Quick Hits: June 23

  • Yesterday marked the 50th anniversary of the release of Joni Mitchell’s Blue. Generally regarded as the greatest album ever by a female artist, Blue is a gorgeous, heartbreaking ode to the ups and downs of romantic love. Mitchell wrote and produced the entire album herself, which was inspired by her relationships with Graham Nash, James Taylor and Cary Raditz.
  • On this day in 1989, Tim Burton’s Batman premiered. The film featured Michael Keaton as Batman – a controversial choice as he was primarily known as a comedic actor and the studio wasn’t certain he could pull off the role – and Jack Nicholson as the Joker. Batman earned about $250 million, easily winning the box office race for the year, and won the Academy Award for Best Art Direction.

This piece contains some amazing behind-the-scenes photos of the shoot.


  • Dancer, choreographer and film director Bob Fosse was born on this day in 1927. Fosse went to Hollywood in the 1940s with dreams of becoming the next Fred Astaire. After choreographing a dance sequence in 1953’s Kiss Me Kate, Fosse found success on the Broadway stage, choreographing such shows as The Pajama Game, Pal Joey, Sweet Charity, Pippin and Chicago, and winning nine Tony Awards in the process. He parlayed that success into directing films like Cabaret (for which he won the Best Director Oscar), Lenny and the semi-autobiographical All That Jazz. Fosse’s signature dance moves include the use of turned-in knees, sideways shuffling, rolled shoulders, jazz hands and the “Fosse Amoeba”, as seen in this sequence from Sweet Charity. Fosse died in 1987 from a heart attack.

Fosse got the SNL treatment with this 2013 skit starring the brilliant Christina Applegate.

  • Today is the divine Frances McDormand’s 64th birthday. A three-time Best Actress Academy Award winner (for those keeping score, McDormand just needs one more to tie Katharine Hepburn for the all-time record), McDormand was introduced to movie audiences – and husband Joel Coen – in 1984 with Blood Simple. She has made a career of playing complex, multi-dimensional women in films like Fargo, Almost Famous (a personal favorite), Moonrise Kingdom and Nomadland, and in TV series such as Olive Kitteridge. The winner of Oscars, Golden Globes, BAFTAs, Emmys, SAGs and a Tony, McDormand is deservedly one of the most decorated actors of all time.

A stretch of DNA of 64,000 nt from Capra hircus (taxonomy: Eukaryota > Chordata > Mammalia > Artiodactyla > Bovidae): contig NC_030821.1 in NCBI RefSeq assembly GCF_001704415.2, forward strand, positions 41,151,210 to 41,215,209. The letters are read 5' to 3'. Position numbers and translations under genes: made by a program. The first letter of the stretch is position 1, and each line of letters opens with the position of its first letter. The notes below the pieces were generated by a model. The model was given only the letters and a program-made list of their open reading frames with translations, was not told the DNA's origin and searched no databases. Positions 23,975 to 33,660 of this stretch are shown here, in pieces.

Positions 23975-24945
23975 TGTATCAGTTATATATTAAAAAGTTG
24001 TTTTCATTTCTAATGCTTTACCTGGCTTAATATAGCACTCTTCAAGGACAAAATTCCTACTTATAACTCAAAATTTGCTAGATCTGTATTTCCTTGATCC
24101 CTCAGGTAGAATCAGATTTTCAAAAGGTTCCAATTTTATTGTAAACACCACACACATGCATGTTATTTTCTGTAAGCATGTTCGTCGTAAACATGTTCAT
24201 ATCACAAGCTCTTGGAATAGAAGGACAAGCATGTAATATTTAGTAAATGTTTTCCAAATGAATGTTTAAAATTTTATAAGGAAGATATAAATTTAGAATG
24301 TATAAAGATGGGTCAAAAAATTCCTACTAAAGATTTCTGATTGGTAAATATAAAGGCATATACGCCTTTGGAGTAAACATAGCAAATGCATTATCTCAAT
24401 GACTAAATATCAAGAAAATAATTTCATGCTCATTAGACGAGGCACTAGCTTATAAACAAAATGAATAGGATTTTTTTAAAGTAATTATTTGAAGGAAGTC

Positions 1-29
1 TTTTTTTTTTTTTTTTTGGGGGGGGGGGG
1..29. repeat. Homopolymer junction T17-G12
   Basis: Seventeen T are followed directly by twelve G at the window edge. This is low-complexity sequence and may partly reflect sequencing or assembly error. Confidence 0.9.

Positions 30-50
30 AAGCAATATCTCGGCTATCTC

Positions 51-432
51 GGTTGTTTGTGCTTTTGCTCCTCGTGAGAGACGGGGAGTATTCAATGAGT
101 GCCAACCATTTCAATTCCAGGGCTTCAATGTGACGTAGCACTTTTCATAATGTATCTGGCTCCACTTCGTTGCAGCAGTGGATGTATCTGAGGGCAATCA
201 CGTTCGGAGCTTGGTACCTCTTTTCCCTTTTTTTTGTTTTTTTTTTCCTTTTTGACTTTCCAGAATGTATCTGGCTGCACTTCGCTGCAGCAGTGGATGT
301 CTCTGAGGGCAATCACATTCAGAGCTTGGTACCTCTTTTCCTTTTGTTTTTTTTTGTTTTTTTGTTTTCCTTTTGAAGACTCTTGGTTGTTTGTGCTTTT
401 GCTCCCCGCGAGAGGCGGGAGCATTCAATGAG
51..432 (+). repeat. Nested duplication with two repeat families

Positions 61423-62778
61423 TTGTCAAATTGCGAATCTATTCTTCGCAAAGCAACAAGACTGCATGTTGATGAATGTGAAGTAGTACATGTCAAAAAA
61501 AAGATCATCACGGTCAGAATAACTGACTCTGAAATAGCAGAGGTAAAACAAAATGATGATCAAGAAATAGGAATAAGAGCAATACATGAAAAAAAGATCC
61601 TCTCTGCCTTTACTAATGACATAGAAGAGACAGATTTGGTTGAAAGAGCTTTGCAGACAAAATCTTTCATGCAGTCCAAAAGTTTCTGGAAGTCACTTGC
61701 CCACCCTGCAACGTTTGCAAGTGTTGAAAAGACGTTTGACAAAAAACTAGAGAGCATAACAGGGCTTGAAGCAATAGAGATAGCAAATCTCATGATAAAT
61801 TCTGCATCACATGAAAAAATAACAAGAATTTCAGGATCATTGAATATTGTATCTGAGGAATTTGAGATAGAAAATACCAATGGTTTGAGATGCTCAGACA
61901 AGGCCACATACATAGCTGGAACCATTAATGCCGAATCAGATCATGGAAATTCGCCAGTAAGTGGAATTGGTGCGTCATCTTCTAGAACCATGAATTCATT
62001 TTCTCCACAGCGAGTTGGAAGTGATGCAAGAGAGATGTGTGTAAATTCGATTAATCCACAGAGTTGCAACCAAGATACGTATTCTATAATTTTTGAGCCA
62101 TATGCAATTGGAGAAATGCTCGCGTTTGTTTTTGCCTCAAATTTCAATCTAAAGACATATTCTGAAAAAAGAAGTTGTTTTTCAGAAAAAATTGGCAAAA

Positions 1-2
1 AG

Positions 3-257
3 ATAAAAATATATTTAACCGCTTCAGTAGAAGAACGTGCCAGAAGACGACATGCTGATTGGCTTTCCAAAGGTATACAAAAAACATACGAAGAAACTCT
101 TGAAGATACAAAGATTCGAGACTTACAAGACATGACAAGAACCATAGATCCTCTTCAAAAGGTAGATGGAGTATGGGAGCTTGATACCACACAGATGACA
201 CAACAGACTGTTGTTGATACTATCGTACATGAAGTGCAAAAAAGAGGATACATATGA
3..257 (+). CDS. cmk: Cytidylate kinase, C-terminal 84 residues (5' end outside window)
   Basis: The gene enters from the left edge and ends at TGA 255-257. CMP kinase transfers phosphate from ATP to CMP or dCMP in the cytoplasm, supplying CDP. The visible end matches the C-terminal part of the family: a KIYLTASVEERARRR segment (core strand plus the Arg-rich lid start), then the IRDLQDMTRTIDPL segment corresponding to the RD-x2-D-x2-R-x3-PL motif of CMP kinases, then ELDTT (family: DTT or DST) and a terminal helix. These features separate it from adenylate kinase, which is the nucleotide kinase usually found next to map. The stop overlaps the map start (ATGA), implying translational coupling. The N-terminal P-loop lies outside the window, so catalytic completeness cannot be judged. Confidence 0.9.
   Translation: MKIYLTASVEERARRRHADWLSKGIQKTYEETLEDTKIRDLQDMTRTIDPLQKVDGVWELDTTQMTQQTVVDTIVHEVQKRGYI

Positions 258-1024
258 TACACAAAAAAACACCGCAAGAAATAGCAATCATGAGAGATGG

• “My Sharona” by The Knack was released on this day in 1979. Catchy as hell (or annoying as hell, depending on your viewpoint), “My Sharona” was a smash hit, holding the #1 spot on the Billboard Hot 100 for six weeks. The song entered the charts again in 1994 after it was featured prominently in Reality Bites.
  • Stuart Sutcliffe was born on this day in 1940. Sutcliffe met John Lennon at the Liverpool College of Art, and briefly played bass with The Beatles before leaving the band in 1961 to pursue an art career. Sutcliffe died of a brain hemorrhage in 1962. The lovely 1994 film Backbeat tells the story of Sutcliffe’s relationships with Lennon and Astrid Kirchherr.
  • Author and screenwriter Richard Matheson died on this day in 2013 at the age of 87. Matheson’s work was a huge influence on Stephen King and George A. Romero, and his stories were made into films like I Am Legend, Somewhere in Time, What Dreams May Come and Stir of Echoes. Matheson adapted one of his short stories for the television film Duel, Steven Spielberg’s directorial debut, and wrote for a number of television series, most notably The Twilight Zone.

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